Ah yes, the infamous Sarah McLachlan BC SPCA animal cruelty video. Known for its tear-jerking images of one-eye-three legged cats with intermissions from the cougar/singer Sarah McLachlan with what seems to be a very well trained yellow lab that is focused on some sort of treat held by its trainer behind the camera. I’d like to think that every message developed by this organization was in full-heart to help these little neglected critters, but with the kind of shock value they are coupling with groans of a middle aged woman whaling in the background tells me a different story.
The campaign I’d like to focus on is the Indoctrination campaign, as it is a mainstream organization attempting to persuade you to become a member. I think that the message is very straightforward and the goals of the advertisement are clear, even as much as I’d like to say it was a bit cult-like. Even though the video for this organization displays cult-like tendencies of an “us-them mentality” it does not carry other characteristics. This message does not engage in mind control or subliminal persuasion in my opinion. *(..or does it?)*
This persuasive campaign seems to be in the promotion stage. The organization identifies itself as warm, fulfilling, and comfort-giving, and illustrate that very well as Sarah pets the yellow lab. If the commercial ended there, we’d all just think it was just another washed-up celebrity that didn’t make it in cologne business and decided to give starting a foundation a try. However, the organization develops credibility by scanning images of authorized looking personnel caring, kissing and tending to the kittens, dogs and other injured domestic animals. Another crucial credibility addition was the inclusion of the facts at the beginning of the video that stated: “Every single hour in BC, an animal is violently abuse” and “3000 animals were rescued last year”. This shows that the organization is making progress and is successful in its efforts to saving lives and nurturing injured animals.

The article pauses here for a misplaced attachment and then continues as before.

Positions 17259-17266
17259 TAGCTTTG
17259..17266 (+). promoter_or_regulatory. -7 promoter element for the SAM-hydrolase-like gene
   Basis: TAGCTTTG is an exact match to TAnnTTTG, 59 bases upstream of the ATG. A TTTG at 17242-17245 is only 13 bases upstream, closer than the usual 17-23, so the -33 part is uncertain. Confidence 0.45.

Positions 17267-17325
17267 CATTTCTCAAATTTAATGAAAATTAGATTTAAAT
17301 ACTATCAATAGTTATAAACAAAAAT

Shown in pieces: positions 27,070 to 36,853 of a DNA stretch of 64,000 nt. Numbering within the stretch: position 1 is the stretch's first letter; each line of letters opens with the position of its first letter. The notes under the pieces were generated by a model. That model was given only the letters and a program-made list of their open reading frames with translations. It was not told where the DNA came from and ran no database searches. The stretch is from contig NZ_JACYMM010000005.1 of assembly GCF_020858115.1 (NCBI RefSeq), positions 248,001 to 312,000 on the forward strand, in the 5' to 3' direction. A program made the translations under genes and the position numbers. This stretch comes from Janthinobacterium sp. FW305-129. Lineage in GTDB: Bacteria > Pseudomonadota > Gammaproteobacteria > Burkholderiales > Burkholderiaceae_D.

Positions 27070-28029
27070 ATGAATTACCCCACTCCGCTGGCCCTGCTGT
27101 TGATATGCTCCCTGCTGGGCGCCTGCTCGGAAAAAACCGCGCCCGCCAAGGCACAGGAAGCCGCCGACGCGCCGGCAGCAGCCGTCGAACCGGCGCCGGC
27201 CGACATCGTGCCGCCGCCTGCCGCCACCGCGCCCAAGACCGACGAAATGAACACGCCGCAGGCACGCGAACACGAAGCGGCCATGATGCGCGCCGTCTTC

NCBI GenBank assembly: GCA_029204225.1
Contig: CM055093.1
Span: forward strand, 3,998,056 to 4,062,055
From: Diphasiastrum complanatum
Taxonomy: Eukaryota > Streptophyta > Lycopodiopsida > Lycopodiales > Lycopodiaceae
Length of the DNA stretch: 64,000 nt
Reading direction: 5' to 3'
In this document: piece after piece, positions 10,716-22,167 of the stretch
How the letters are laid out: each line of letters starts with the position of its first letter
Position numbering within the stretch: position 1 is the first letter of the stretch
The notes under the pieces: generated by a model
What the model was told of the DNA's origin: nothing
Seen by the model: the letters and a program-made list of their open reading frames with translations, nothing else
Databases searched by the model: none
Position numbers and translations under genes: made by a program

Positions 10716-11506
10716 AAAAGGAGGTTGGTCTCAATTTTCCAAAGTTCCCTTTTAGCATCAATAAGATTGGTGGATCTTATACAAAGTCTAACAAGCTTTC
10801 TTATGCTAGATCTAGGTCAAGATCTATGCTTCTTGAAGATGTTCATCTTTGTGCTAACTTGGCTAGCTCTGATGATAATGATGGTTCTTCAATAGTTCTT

Okay, so let’s check out the audience. Who is viewing this video? This video has 1,193,311 views on YouTube and was uploaded on October 3rd, 2006. As of July 2012 the U.S. Census Bureau recorded that there are 313,914,040 million people that currently reside in the U.S. That obviously is a huge statistic and being able to narrow it down from that would be nearly impossible to be completely accurate, but we will just guess. This video’s target market is those who feel passionately for animals, have a small amount of disposable income, and have either a television set or access to the internet. So that covers the crazy neighbor lady with 16 cats, an overgrown lawn, and an ASPCA sticker on the back of her 2004 Pontiac Aztek, all the way to the hard-shelled business executive that is feeling vulnerable after a call to his family after his weeklong “business trip” to the French West Indies with his more-than-friendly secretary Yvonne Nadjaski.
This audience is MASSIVE so it is really hard to narrow down who may or may not be persuaded and why, but generally I think that most people feel guilt after viewing this video. The advertisement is effective in transferring emotion to the viewer, with the slow-churning music and helpless animal images. I think that the audience (most people) feel sad and agree that it is a good cause, but won’t donate money. I think that the message could drive about 7-10% each time it is aired to have individuals donate. Which is a pretty good statistic, and I suppose that is why they keep showing them. As for the other 90-93% we will just have to keep feeling guilty until we cave in at some point, or become annoyed enough to remove ourselves from beneath our bags of Cheetos and half-eaten Taco Bell Crunchwrap Supremes to get up and turn off the TV.